Even if SNFs decide not to go on and participate in the full risk bearing phase, they may still benefit from the historical data they receive from CMS in the opportunity analysis phase. That data can show them how well they're managing patients across entire episodes of care and help identify provider partners who aren't delivering positive outcomes. And, if the data shows success at managing the continuum of PAC efficiently, they would also be able to show those results to potential referral sources.

Getting the historical data and target pricing from CMS is easy; making sense of the data is not. SNFs need to partner with a company that specializes in analyzing and evaluating raw CMS data, and who can advise them whether the BPCI Advanced program offers significant upside potential for SNFs.

SNFs can earn a bonus for being a high-quality provider and accelerating value-based care initiatives

In a traditional fee-for-service environment, providers are paid for volume and not quality and value.   Value-based care (VBC) is here to stay, and CMS is committed to rewarding facilities that accelerate the ongoing transition away from fee-for-service. Among the many VBC initiatives, the BPCI Model 3 program is unique in that it allows PAC providers to take significant clinical and financial responsibility for the patient.  Almost all other VBC programs are oriented toward hospitals and physicians who take the risk and reap the rewards of the performance of all providers caring for the patient. While participation in BPCI Advanced involves accepting some risk in exchange for potential reward, a partner or “Awardee Convener” with existing program experience can help analyze your data, share best practices, advise whether a facility is likely to benefit from participating in the BPCI Advanced program, and support them through the entire three-year program.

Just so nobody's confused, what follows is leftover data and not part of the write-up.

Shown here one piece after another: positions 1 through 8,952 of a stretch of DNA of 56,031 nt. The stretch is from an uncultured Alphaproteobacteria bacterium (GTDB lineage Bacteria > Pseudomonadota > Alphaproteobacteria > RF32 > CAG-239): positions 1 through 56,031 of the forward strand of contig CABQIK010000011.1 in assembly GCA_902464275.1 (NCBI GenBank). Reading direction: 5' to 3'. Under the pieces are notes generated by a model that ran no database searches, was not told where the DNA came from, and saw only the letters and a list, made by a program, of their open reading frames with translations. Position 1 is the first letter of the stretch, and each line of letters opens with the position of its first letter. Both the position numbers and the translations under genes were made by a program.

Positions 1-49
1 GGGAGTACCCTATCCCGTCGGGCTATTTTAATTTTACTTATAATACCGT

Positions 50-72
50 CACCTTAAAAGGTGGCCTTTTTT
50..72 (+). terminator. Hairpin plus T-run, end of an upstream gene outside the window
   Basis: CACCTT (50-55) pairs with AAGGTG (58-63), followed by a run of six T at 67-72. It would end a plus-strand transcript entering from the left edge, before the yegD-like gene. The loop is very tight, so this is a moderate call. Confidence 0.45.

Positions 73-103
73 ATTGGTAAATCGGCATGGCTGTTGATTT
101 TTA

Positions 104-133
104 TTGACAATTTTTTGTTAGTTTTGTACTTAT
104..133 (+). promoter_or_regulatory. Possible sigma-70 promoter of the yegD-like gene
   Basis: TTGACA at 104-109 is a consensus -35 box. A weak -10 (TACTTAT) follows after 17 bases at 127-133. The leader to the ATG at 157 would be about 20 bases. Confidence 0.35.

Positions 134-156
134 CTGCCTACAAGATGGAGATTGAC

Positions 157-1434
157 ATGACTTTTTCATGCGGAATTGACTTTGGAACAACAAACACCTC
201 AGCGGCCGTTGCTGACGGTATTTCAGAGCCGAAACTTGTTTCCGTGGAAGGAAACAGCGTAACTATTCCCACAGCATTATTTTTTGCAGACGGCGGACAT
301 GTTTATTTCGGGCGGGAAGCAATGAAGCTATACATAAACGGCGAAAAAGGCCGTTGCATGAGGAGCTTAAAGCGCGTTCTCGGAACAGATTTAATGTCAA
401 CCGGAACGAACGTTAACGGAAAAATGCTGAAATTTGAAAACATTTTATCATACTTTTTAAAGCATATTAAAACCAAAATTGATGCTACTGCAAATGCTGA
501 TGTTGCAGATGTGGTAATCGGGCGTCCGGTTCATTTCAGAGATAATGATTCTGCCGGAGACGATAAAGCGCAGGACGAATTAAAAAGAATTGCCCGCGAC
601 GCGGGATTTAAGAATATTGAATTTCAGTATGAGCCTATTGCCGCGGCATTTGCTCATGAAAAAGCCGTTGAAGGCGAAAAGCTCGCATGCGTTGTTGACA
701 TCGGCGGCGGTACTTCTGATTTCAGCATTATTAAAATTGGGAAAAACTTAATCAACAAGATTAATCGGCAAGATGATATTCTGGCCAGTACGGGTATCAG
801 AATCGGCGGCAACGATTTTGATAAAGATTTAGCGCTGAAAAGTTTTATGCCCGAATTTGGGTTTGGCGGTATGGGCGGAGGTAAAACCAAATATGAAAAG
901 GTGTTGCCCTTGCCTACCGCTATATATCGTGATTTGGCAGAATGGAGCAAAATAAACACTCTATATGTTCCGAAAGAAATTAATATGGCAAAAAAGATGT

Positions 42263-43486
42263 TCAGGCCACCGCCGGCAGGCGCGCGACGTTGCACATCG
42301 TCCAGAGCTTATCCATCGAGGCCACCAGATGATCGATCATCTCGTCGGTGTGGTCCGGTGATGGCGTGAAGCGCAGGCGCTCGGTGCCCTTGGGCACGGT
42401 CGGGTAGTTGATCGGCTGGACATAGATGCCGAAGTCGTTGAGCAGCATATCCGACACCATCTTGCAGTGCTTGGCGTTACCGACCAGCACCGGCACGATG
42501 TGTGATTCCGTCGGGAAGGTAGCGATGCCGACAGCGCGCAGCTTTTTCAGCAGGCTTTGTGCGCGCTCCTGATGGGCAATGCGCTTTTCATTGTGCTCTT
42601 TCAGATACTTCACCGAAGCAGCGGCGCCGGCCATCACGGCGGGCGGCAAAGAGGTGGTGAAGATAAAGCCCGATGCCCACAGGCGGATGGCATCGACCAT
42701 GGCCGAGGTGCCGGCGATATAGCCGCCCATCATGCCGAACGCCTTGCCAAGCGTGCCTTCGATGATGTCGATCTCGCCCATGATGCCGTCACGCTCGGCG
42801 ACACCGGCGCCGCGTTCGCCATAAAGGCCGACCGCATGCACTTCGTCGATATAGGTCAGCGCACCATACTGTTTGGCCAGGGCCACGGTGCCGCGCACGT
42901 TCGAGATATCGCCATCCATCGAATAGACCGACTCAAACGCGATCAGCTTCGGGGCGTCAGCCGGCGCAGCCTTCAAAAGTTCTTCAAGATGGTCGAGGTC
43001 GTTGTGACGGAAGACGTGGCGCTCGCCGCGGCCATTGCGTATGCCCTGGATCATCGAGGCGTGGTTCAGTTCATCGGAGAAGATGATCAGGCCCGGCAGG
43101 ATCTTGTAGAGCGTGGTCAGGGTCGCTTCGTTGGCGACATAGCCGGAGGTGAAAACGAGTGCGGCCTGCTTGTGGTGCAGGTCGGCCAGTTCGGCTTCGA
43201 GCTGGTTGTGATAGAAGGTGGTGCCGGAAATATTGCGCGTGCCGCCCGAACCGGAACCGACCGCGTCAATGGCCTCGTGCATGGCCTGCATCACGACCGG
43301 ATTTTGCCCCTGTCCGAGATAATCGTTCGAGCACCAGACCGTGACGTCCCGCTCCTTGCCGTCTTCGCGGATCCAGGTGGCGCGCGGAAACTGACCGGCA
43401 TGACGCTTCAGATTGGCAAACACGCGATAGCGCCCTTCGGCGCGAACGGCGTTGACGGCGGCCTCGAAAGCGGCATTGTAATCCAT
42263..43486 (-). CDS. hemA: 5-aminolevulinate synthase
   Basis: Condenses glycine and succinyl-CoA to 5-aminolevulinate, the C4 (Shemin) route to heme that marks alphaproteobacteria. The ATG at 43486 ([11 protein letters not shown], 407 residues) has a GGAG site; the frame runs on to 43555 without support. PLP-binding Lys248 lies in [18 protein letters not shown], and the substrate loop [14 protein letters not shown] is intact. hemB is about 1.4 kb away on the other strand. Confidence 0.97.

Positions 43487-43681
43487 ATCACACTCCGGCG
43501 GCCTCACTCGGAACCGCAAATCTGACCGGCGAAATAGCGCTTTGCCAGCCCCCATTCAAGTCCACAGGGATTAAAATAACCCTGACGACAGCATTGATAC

Our organization partners with more than half the SNFs participating in the current BPCI Model 3 program, assisting them with all aspects of participation, including risk sharing when episodes went live in Phase 2, and care coordination to improve outcomes and patient satisfaction. These partners have consistently reduced readmission rates on average for 90-day episodes by almost 17 percent and achieved 13 percent savings below CMS's target prices. Their experiences over the last two years are ample proof that SNFs working with a specialized Awardee Convener can generate excellent results consistently under VBC models.

What's the bottom line? The window of opportunity to participate in CMS's BPCI Advanced program will open soon but will close quickly, and opting into the opportunity analysis phase is a prudent first step. What SNFs can learn during that phase could put them on the path toward better financial performance and improved patient outcomes—both important aims for value-based care.  

Gene Huang leads the SNF Model 3 bundled payment business for Remedy Partners and has been with the company since July 2012.


Guest Columns

Guest columns are written by long-term care industry experts, ranging from academics and thought leaders to administrators and CEOs.